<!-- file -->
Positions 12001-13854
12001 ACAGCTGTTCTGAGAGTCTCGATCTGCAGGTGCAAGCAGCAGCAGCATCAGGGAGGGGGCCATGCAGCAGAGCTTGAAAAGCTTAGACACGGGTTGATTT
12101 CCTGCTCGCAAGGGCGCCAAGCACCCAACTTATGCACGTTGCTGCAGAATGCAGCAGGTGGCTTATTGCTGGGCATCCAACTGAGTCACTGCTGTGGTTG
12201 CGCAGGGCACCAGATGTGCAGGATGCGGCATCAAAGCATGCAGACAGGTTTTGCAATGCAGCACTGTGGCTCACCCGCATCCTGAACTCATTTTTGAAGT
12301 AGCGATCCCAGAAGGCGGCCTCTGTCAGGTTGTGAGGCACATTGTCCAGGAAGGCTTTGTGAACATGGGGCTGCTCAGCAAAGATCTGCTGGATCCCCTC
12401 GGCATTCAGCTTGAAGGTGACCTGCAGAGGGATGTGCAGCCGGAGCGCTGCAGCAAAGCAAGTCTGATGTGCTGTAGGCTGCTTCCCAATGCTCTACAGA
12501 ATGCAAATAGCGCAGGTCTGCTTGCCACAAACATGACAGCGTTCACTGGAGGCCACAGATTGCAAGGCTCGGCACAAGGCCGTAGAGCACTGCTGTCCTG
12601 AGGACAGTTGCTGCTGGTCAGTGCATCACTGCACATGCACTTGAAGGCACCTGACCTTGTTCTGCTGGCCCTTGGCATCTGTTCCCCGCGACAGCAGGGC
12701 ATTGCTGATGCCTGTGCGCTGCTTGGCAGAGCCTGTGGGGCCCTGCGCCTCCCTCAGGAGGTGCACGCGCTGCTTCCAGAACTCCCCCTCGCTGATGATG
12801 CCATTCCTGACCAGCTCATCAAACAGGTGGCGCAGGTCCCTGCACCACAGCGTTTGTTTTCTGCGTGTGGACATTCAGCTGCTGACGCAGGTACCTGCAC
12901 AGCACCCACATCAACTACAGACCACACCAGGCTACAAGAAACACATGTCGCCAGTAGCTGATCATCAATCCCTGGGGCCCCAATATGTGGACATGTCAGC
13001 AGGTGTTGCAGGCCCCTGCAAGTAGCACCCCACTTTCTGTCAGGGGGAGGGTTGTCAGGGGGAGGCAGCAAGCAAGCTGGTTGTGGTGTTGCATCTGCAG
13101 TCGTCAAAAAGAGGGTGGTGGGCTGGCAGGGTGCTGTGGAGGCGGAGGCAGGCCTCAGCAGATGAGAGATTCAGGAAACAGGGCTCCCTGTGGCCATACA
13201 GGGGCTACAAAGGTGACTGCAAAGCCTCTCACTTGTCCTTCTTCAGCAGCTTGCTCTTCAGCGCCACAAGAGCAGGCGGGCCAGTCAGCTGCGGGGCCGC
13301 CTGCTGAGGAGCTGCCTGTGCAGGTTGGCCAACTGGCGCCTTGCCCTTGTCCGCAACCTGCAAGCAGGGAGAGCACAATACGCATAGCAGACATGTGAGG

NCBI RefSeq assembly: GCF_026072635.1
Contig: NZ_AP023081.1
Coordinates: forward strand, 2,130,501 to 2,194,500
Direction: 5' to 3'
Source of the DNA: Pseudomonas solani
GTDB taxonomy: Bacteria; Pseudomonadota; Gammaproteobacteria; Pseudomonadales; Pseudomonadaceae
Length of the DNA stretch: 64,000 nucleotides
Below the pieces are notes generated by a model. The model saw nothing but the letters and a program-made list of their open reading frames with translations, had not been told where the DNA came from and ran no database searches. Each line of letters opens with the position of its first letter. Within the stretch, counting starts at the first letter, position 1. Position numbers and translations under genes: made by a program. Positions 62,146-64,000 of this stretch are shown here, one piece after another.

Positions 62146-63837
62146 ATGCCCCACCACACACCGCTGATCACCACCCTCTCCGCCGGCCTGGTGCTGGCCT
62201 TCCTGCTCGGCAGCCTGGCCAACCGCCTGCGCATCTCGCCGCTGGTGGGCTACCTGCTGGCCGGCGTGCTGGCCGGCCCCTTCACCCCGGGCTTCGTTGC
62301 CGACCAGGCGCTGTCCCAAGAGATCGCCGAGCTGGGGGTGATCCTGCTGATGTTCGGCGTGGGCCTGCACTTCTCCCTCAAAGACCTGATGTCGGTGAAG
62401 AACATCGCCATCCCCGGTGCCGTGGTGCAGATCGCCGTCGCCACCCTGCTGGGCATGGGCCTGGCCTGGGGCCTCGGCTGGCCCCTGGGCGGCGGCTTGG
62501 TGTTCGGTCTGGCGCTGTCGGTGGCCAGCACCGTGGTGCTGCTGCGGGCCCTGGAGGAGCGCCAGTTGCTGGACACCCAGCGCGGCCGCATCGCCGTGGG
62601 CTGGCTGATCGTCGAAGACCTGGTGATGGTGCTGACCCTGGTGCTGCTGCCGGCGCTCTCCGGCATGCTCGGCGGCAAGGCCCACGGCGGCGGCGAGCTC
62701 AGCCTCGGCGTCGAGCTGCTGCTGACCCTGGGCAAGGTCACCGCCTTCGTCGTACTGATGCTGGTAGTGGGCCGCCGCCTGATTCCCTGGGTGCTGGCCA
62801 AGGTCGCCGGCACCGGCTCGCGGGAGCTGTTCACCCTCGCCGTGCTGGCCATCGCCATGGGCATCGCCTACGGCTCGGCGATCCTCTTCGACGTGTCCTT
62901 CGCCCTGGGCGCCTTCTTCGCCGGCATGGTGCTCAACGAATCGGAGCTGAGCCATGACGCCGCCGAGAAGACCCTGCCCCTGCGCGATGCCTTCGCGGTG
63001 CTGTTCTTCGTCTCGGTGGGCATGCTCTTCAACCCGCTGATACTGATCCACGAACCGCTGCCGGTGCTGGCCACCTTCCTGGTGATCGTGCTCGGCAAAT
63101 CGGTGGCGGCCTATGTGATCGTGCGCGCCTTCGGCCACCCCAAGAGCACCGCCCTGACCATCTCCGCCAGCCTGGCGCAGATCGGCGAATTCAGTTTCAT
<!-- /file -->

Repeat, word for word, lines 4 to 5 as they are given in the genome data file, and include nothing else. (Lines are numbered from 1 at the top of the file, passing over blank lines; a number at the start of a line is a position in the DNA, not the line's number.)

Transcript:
12201 CGCAGGGCACCAGATGTGCAGGATGCGGCATCAAAGCATGCAGACAGGTTTTGCAATGCAGCACTGTGGCTCACCCGCATCCTGAACTCATTTTTGAAGT
12301 AGCGATCCCAGAAGGCGGCCTCTGTCAGGTTGTGAGGCACATTGTCCAGGAAGGCTTTGTGAACATGGGGCTGCTCAGCAAAGATCTGCTGGATCCCCTC